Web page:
Humans are interested in life and all its implications and many of us use life sciences to earn our living. This however does not mean, that we have to become professional biologists, since applied biology is traditionally taught in other scientific disciplines, like medicine, agriculture, horticulture, forestry, etc. In accordance with their main subjects, non-majors have to gain some basic concepts of life, the reason, why they have to take classes in biology. You will find a more elaborate hypertext presentation on this disc. Education was and is a never-ending story. Many personal opinions and experiences are involved, and money matters. Restrictions occur at all levels, life time is short and social environments are very critical factors compareable to the selection pressure of biological evolution.

We are now in the situation, that the World Wide Web has become the ultimate source of information. This, we think, is a fitting and true statement, and in the future no teacher will have a chance to avoid using information sources freely available on the web. We argue, that all requirements as stated for example by the Standards of the National Academy of Sciences have already and sufficiently been fullfilled, since web authors have done their homework without being much supported by publishers or governmental agencies. The development of internet teaching resembles the evolution of life itself. Information technologies show all the concepts of life discovered by scientists. The speed of collecting information exceeds biological evolution by magnitudes, since it depends only on the knowledge of intelligent individuals. Life started with molecules and to understand evolution, one has to know the importance of selection pressures. The second law of thermodynamics provided the hardest condition: living systems had to develop means to grow faster than to degrade, they had to convert energy to matter in order to keep surviving. Information had to be accumulated, compartments had to be selected, and of all the information only the valuable one had to be selected. The biophysicist and nobel laureate M. EIGEN developed during the early 1970th his Hypercycle Theory, that separates distinctively between information carrier, i.e. the DNA within cells and instruction. In the cell, proteins perform this task. Protein structure is determined by special nucleotide sequences organized in libraries. They are synthesized from DNA-copies, the analogon of Xerox-copies - mRNA, using sophisticated machines - the ribosomes and all the controlling factors. Proteins are very specific and there are many kinds of proteins, that perform their activities within a complex network of chemical reactions we call metabolism. In multicellular organisms, cell-bound proteins regulate the development and maintenance of the organism. Here we are: the www is our information source and it resembles a genetic library. We select those projects usefull to us, copy them, and use them to teach scientific facts to students. Teachers - like proteins - are individuals with special knowledge, they select what they need - books, models, films, living organisms, etc. Teachers store electronic documents on their hard-disk, they distribute the information units to their students. They rearrange the units using all the programs the big software companies supply, and they develop own teaching units to present them to their classes. Meanwhile, students use the same programs at home to create own information units. These differ from the information units the internet authors - individuals and representatives of national and international organizations like the NIH, NASA, USDA, San Diego Zoo, Missouri Botanical Garden, NAS, NSF, UNESCO, etc., offer for free. All this information is essential for us, it is necessary to secure the intellectual and cultural standards of our and future generations. Education is important in keeping and developing knowledge and living standards of individuals and societies. The instruction of teachers guarantees a person-to-person communication, that is far more efficient than "virtual" information provided by the internet alone. Please do nevertheless note: all our files carry a signature. Each user has to acknowledge the personal rights of the internet authors. Note, too, that information, that is not used and does not carry an instruction becomes worthless. Only if it is used extensively, the information content will be valuable for conserving and trading knowledge. During the preparation of this workshop session, we have dealt with three more topics that you will find on the handout discette.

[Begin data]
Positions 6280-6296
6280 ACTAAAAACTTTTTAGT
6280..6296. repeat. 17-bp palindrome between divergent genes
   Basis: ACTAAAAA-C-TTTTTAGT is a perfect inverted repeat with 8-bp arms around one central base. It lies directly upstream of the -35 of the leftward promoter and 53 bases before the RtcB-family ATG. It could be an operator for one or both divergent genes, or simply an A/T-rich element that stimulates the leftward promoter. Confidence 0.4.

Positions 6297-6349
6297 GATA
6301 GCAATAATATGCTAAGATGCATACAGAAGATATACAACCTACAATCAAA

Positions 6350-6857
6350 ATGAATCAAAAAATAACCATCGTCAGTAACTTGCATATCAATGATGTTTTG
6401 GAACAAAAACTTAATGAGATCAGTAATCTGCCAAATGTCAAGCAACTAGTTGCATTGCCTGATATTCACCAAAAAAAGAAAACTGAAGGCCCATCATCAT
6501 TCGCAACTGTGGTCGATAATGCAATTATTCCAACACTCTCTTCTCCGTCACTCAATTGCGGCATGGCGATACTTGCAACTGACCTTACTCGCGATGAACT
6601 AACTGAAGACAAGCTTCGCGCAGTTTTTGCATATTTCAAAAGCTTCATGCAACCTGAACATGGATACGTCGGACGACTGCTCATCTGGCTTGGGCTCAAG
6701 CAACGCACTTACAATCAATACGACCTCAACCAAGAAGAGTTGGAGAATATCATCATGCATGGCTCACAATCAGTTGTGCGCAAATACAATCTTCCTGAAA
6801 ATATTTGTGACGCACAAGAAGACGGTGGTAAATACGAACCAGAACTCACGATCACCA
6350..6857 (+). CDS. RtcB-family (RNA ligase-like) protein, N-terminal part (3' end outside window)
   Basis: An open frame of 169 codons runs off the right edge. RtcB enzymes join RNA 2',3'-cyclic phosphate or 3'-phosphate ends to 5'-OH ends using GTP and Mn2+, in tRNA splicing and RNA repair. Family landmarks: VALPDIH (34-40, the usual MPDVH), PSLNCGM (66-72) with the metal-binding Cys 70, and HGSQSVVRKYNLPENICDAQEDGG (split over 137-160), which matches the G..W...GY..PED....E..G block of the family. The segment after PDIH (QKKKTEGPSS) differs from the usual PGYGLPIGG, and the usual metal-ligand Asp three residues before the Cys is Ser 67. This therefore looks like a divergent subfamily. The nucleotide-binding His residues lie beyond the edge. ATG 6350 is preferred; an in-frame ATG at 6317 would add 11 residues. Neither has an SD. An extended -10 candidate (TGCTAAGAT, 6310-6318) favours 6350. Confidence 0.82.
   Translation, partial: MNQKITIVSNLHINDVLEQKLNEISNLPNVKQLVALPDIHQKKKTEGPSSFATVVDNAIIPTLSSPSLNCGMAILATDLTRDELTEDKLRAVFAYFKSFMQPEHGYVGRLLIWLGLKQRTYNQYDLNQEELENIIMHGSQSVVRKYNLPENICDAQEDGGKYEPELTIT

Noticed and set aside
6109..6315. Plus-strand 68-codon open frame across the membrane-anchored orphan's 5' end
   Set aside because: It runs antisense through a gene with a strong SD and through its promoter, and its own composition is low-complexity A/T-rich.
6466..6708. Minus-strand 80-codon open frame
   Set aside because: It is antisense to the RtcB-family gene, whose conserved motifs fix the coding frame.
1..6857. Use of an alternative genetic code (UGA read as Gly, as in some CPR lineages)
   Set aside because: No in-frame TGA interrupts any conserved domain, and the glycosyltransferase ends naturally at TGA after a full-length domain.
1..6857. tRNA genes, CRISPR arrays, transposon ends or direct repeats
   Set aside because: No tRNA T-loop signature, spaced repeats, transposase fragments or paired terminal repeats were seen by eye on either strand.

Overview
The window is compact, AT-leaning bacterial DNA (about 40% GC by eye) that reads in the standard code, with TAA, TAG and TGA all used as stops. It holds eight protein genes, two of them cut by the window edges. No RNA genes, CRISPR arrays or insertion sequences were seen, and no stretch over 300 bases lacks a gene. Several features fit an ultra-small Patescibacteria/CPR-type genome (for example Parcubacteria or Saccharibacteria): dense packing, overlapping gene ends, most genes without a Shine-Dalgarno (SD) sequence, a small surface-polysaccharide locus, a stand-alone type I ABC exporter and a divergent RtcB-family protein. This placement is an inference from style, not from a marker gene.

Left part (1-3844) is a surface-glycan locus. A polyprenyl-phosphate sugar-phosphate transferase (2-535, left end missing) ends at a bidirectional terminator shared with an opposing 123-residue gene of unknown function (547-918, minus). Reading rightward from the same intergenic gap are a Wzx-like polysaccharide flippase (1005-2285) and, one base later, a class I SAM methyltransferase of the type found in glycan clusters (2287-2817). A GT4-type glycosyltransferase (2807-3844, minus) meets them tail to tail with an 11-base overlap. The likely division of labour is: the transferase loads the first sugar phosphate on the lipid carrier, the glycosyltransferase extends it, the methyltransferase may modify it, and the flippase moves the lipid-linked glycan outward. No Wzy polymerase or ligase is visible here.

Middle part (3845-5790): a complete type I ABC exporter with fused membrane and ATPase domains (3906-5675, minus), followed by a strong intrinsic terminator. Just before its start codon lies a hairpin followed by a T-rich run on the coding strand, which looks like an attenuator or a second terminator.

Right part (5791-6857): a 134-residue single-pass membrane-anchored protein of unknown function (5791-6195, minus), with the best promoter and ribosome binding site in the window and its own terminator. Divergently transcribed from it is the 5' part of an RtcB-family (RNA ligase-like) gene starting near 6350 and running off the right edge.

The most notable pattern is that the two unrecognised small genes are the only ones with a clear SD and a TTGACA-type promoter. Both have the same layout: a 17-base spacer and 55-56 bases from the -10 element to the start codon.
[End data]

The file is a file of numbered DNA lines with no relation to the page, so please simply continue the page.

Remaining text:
Continue to:

What do non-majors have to know ?
What do textbooks offer ?
What are the advantages of web projects ? - Some case studies

Alice Bergfeld & Peter v. Sengbusch ***